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We’ll be completely honest here and hope that you make the right decision afterward: Yes, your cat may be able to eat cheese comfortably, but no cat should. Unlike chocolate and other foods that are toxic to kitties, a single snack of cheese will not force Whiskers to visit the vet (or worse) so don’t panic if you caught him swiping a slice of manchego from the charcuterie board or dashing up the cat tree with an absconded bit of brie. But there’s no valid reason a cat should be voluntarily given cheese. Some effects may be immediate and others are long-term considerations, but all are negative, so just cut the cheese from your cat’s diet completely to be safe.

 

But cats love milk . . . what’s the difference?

Let’s start from the top with this one. Whether or not cats love milk is hard to determine concretely. What we do know for sure is that kittens are fed on their mother’s milk for the first weeks of their lives and, not to bring dogs into the equation, but seem to develop a Pavlovian response to milk that lasts the rest of their lives. This doesn’t necessarily mean they love it, or even enjoy the taste—in fact, cats can’t detect sweetness and many cats won’t finish even a small saucer of milk—but they’re conditioned to react positively when they come across it. Because many humans believe cats love milk, too, some offer it to their cats as a treat and tend to behave affectionately when doing so, further associating milk with nurturing and caregiving. Cats who receive this attention tend to become particularly vocal or affectionate whenever milk is present, falsely confirming to their owners that they are obsessed with milk. It’s a silly cycle that you’ll never be able to explain to your cat, but you can cut your side of the shenanigans now that you understand.

 

Okay, but they still enjoy the experience. Isn’t that enough?

It would be if milk weren’t bad for them, but it is. The vast majority of adult cats are lactose intolerant, lacking the enzyme needed to properly digest milk. After weaning, most cats lose this ability because they’d never encounter milk again naturally, but they don’t lose the emotional or behavioral associations they have with it, so they exhibit the behaviors we interpret as obsession. Even the most sensible cat will still attempt to drink milk despite what happens next, and for the lactose intolerant majority, that’s often vomiting or diarrhea, and we can assume this comes with digestive pains similar to those that lactose-intolerant humans experience, too. Bottom line: Milk is bad news for most adult cats, and cheese is similarly problematic.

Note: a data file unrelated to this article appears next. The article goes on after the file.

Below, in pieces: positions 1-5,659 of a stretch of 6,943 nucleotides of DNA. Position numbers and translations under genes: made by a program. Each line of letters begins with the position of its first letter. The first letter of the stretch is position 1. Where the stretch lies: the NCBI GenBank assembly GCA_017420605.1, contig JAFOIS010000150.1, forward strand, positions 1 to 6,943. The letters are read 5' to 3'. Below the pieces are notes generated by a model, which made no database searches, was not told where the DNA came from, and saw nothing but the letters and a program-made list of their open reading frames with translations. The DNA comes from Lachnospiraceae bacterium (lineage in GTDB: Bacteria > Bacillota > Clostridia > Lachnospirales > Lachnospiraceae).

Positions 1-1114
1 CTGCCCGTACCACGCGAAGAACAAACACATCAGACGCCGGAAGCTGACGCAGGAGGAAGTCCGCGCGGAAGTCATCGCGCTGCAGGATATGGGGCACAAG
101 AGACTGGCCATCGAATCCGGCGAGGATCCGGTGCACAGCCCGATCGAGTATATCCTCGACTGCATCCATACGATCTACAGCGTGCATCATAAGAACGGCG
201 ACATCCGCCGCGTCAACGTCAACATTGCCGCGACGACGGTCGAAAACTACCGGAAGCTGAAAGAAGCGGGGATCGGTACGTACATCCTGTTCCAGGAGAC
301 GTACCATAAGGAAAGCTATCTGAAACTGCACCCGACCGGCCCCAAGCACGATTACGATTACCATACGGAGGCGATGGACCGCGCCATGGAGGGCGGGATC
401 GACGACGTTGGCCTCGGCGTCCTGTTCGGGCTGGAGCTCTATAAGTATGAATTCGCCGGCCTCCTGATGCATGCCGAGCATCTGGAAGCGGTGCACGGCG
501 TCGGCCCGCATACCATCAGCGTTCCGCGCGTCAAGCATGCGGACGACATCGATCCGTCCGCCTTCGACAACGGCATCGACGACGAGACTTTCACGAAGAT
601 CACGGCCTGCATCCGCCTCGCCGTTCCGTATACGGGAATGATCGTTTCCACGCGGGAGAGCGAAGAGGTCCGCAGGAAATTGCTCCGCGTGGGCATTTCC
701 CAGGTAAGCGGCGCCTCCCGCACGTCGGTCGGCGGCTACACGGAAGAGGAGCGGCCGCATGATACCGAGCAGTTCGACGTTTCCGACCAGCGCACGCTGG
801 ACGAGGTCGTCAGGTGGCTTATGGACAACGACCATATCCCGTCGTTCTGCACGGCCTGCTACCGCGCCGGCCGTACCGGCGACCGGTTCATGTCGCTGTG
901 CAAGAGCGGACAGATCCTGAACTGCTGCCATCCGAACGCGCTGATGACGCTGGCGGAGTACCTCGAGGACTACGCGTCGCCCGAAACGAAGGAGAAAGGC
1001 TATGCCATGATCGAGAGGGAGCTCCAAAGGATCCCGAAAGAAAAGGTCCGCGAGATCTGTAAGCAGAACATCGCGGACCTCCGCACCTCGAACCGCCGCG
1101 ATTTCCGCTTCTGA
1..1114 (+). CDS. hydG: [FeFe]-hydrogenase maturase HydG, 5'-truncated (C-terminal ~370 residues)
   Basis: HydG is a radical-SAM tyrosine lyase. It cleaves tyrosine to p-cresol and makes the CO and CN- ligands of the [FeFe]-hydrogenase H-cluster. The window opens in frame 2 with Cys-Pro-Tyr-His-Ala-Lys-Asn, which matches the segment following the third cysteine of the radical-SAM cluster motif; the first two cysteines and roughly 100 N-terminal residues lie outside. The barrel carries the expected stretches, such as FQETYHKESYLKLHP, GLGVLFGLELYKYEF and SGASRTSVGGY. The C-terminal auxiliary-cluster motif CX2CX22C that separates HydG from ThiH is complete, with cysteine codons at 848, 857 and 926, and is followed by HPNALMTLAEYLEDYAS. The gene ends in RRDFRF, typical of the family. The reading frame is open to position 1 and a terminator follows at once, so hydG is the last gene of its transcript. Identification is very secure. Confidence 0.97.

But not all cheeses are bad for the lactose intolerant!

This is true, and very good news for humans who are lactose intolerant, but it’s not helpful to cats, even the lucky few who never develop this condition (and it’s certainly true that plenty of adult cats are not lactose intolerant, but it’s not fun to find out who is and who isn’t!). While these “friendlier” cheeses may not trigger the vomiting or diarrhea that comes with lactose intolerance, they’re still packed with disproportionate levels of fat and salt, both of which can cause serious health problems for kitties over time. Obesity is a crisis for cats, bringing a host of diseases and significantly decreasing life expectancy, and the amount of fat in cheese can bring on this condition with alarming speed. Cats are naturally athletic creatures with bodies designed to be sleek and somewhat muscular so it’s especially dangerous for them to pack on pounds that prevent them from playing and exercising properly (we know, we know—it seems like they just sleep all the time anyway, but we promise that’s not the case).

 

Fine, but my cat is not lactose intolerant. What about special occasions? 

It’s important to remember that a cat is a very small creature (even the big boys), so any unnecessary amount of potentially dangerous content, like unhealthy fats and sodium, has a greater impact on their tiny systems than it does on ours. While you might have an extra piece of cake on your birthday or a few more glasses of champagne on New Year’s Eve, a “special occasion” for your cat should not be including cheese, milk, or anything else that can affect her little body. It’s important to remember that you are the one tying something emotional to this holiday, birthday, or Friday night, not your cat. She will never suffer the feeling that she’s been robbed of a celebration because she didn’t get a piece of cheese on Valentine’s Day! And if you really can’t move past the idea that deserves something special on a given day (and we get it—we love to spoil them, too), then understand this: A treat is a treat. Lady Fluffington is no more excited for a chunk of cheddar than she is for a few traditional cats treats from the pouch. What she wants is food (any enjoyable food) and attention from you, so put down the parm and pick up the pet treats. It’s the same level of celebration in her eyes.

 

A further note on human foods

There are plenty of other foods that are unsafe for cats; so, while you’re making the wise decision to educate yourself on the topic of feeding human foods to your furriest family members, check out this larger list of foods your kitty shouldn’t eat. In general, human food isn’t ideal for cats at all and should never be used as a regular substitute for cat food, but the occasional special meal or random treat is fine, provided it doesn’t appear on that list of no-nos. If you do want to prepare a fun feast for your furball, you can play it safe by whipping up something simple from Cooking for Two: Your Cat & You, with recipes, specifically formulated for cat safety.

 

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